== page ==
Sitting across from Katheryne Staeger-Wilson, MSW, LCSW, one may not realize that she is a mover and a shaker. As a professional and an advocate for people with disabilities, she works hard to change the way people think about disability and teaches that people with disabilities give value and enhance every aspect of our community.
“As a person with a disability I work to respond as an advocate,” says Katheryne. As a severe burn survivor, acquiring her disability at a very young age, she saw how the negative messages about disability from literature, film or media further myths and stereotypes. Her grandmother taught her that ‘differences’ were something to be valued and not negatives and she has carried that sentiment her entire life.
When her practicum position in college allowed her to work with children with disabilities, she took the opportunity to devote her life to breaking down the barriers which society creates.
For 11 years, Staeger-Wilson, Director of the Disability Resource Center (DRC) within the Division for Diversity and Inclusion on Missouri State University’s campus, has worked alongside students and faculty to ensure that students with disabilities have full access to their education.
Through collaboration and support of the entire campus community, the Disability Resource Center promotes disability pride, self-determination of the student, and universally accessible design principles, so that everyone has full access to university life.
MSU student Rachel Baskerville shares how Staeger-Wilson has made an impact on her university life, “Some of the changes that are happening for people with disabilities on campus would not have happened if Katheryne had not advocated for them. She is there whenever you need her, no questions asked. Most of all, she encourages me to advocate for myself and for others who have disabilities every day.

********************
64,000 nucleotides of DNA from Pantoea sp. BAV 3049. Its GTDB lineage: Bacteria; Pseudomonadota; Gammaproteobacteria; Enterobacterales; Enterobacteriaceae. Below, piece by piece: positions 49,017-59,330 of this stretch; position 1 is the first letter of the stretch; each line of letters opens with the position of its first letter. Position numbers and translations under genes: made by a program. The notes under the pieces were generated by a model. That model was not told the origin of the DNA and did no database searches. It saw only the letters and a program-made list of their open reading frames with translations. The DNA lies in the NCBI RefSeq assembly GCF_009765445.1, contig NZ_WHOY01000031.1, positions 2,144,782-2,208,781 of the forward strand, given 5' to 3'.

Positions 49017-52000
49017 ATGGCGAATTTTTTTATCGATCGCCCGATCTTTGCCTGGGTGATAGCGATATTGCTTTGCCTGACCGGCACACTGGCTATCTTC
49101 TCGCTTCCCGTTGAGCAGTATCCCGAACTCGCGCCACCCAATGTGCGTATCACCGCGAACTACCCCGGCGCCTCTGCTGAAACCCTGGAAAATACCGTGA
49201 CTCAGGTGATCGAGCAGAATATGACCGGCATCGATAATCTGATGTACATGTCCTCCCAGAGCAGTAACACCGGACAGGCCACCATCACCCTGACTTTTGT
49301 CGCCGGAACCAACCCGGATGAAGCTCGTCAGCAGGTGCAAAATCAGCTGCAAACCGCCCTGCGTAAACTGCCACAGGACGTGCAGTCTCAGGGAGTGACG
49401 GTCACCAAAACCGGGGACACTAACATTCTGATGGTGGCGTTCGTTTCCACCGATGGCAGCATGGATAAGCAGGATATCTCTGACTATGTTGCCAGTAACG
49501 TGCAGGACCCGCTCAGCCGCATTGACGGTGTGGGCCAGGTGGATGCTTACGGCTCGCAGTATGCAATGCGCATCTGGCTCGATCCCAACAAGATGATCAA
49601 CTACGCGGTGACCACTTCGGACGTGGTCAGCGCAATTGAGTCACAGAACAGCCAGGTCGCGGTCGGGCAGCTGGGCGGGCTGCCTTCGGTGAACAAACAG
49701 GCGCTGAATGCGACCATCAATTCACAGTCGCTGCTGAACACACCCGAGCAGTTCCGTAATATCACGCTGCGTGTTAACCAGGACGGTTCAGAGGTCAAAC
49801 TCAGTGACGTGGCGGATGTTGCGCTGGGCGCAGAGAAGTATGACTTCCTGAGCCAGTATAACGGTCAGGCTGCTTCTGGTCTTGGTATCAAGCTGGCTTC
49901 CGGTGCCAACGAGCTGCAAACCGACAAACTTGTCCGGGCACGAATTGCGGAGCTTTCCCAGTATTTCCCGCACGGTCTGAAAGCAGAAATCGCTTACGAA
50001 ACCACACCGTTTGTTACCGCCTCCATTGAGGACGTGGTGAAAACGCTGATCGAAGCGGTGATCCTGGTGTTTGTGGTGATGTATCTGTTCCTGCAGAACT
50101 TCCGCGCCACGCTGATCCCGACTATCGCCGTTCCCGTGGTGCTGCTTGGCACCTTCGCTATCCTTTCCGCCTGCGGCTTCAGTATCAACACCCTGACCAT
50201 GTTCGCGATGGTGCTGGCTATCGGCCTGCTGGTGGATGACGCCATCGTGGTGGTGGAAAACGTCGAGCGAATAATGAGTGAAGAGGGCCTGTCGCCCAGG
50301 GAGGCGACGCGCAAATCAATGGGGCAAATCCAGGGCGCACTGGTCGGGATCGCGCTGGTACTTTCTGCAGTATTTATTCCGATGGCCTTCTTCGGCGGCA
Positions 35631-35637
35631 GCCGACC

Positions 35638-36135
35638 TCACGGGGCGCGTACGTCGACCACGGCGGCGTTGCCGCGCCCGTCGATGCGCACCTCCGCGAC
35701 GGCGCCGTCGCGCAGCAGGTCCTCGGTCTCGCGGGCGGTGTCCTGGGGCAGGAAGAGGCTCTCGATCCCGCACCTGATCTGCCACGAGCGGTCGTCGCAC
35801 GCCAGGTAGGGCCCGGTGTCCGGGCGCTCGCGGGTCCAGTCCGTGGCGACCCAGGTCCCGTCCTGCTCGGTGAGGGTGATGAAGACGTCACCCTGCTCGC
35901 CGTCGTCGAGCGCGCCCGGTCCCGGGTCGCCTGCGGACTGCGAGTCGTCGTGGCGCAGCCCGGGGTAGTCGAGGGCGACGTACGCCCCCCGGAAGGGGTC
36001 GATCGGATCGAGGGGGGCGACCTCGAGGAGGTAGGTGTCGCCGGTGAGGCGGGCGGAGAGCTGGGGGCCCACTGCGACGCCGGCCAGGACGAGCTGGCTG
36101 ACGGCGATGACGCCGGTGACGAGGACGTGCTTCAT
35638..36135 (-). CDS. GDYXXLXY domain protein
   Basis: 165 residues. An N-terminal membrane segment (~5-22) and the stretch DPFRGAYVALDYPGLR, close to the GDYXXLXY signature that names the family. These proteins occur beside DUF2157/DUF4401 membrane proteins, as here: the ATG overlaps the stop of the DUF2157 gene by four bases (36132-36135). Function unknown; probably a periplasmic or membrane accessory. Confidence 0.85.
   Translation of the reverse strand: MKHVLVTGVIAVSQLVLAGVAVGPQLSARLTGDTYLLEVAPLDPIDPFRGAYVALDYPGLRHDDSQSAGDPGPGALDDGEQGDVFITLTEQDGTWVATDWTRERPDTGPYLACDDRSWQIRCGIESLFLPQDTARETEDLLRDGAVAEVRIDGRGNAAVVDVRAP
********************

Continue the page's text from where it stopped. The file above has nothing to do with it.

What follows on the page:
”Successful forward thinking has helped Katheryne promote inclusion and educate students, teachers, administrators and the general population through DRC’s blog and website and her involvement statewide and nationally.
“There is still a lot of work to be done,” says Staeger-Wilson. “I believe that accommodations can lead to providing a delayed or segregated service. If we really value the disability community and other differences and practice real inclusion, students with disabilities would not always have to go through an accommodation process and request those often times delayed segregated accommodations. Instead, the majority of the time, they would be fully included through the proactive, inclusive design of a course or program. Until this happens we won’t ever experience real inclusion.”
Staeger-Wilson’s work with the Foster Recreation Center on MSU’s campus makes her very proud. “The state of the art facility has many universal design features and students with disabilities were involved in the planning process,” she says. It was recently recognized as a model for best practice in The Journal of Postsecondary Education and Disability.
In addition to her role with MSU, Katheryne serves on the Association on Higher Education and Disability (AHEAD) board, a professional membership organization with 2,500 members all over the world focusing on disability policy in higher education and she is a member of the Missouri Statewide Independent Living Council (MOSILC) and the MOSILC Housing Committee.
To read more about DRC and their mission and principles, check out www.missouristate.edu/disability.
The Southwest Center for Independent Living (SCIL) recognizes people of the Ozarks with disabilities for their past and present efforts to ensure that people with disabilities have the choice to live independently in the community. Nominations can be submitted anytime and will be considered in these categories: advocacy, community service, peer mentoring, positive role model, determination, and leadership in the community. A new honoree is announced in each bimonthly newsletter issue and a photo of the nominee will be displayed on the “Honoring People with Disabilities Wall” at the Springfield office.
Contact us for a nomination form or visit Honoring People with Disabilities.